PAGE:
Canadian School of Peacebuilding

CSOP Participant Profile – Ka Boyet Ongkiko

By Nicolien Klassen-Wiebe

Organizational consultant plans to bring learning to Philippines

For Ka Boyet Ongkiko, it was his work in the Philippines that brought him to the Canadian School of Peacebuilding.

Ongkiko, 56, lives in Manila, where he works as a consultant for organizational development. “I try to help make the organization better and more sustainable. So I work on the level of the board, managers, staff, and if the organization wants to go through some changes, I journey with them,” he said.

He works with many organizations, including the Coalition of Leprosy Advocates of the Philippines, God is Able International Foundation, and the Department of Agriculture. He is also a senior consultant at Peacebuilders Community in Mindanao and directs a certificate program in community transformation and leadership at the Asian School of Development and Cross-Cultural Studies. While in North America, he also attended gatherings in Toronto and Seattle and did consulting work in New Jersey.

For his first year at CSOP, Ongkiko took the course, Building Change with Human-Centred Design, taught by Roxy Allen Kioko. Kioko is a consultant in strategic planning and change management who has worked in the United States and abroad, and teaches at Eastern Mennonite University in Virginia.

The class did hands-on, project-based work, interviewing people and working through the Human-Centred Design process, learning how to create strategies and solutions to real-world social change challenges that could apply directly to each individual’s area of interest.

“It’s good. There’s a lot of things that are new to me, but there are also things I already know that have been deepened because of the engagement of people—a lot of perspective shared,” Ongkiko said.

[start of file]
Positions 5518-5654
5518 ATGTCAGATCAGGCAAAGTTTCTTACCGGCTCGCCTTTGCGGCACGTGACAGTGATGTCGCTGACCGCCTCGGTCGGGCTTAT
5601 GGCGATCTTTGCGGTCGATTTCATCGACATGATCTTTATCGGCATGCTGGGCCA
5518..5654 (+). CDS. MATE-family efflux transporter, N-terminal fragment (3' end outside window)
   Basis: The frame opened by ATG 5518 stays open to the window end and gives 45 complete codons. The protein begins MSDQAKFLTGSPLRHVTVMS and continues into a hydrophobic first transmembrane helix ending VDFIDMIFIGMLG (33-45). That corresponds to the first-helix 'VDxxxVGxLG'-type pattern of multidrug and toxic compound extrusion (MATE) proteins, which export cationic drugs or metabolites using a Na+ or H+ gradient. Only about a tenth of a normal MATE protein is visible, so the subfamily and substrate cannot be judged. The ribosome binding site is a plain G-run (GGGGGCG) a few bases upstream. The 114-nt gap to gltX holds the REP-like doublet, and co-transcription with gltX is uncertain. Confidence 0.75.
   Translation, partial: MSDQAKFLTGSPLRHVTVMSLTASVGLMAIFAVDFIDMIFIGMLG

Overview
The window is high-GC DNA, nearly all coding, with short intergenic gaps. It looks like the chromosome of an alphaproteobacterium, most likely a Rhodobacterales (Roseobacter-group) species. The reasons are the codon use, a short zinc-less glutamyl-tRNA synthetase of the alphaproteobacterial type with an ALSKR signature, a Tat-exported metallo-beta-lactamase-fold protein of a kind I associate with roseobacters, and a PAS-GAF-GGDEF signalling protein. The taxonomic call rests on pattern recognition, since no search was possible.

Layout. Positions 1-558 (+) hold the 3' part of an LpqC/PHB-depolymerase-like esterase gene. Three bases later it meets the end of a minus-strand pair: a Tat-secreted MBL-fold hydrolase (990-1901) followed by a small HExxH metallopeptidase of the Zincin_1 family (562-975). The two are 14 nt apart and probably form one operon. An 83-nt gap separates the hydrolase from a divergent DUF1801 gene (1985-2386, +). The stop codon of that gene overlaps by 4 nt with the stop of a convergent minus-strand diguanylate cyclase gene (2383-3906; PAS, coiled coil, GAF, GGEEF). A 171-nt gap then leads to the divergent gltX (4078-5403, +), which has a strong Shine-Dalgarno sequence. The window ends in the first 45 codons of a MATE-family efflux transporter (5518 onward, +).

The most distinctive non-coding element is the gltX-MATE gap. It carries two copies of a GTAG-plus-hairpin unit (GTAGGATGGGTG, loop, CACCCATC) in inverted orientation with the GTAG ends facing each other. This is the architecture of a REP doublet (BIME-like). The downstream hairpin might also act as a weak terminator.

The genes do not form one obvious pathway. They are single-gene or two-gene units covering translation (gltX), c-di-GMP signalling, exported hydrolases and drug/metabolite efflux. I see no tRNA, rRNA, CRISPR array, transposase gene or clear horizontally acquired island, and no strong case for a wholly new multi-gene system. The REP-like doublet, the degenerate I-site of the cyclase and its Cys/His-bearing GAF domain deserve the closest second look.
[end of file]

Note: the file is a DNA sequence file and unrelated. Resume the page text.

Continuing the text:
Among the 17 students in the class, there were more than 10 different nationalities, he explained. “We’re really diverse, so you hear a perspective that is not homogenous, you see a variety of exchanges and it’s just nice to listen to one another.”

One of the reasons Ongkiko came to CSOP was because of the conflict in the Philippines and the engagement of peacebuilders there. A treaty, for which he and others were strongly advocating, was signed between the Islamic group and the peoples of the government group in his area. But now the people are asking, “What’s next?” They are entering new territory, working with the government towards implementing the first federal state in the country.

“Definitely what is needed is to sustain the peace, because there are still players outside that are not happy about this . . . plus people are still living in fear, so there has to be concerted effort by all stakeholders to try to make sure peace is sustained.” Ongkiko hopes to design programs that will focus on these issues.

“I’m doing a lot of training and a lot of capacity building with different groups, so I hope to also integrate what I have learned [at CSOP] and the things that I’ve been doing.”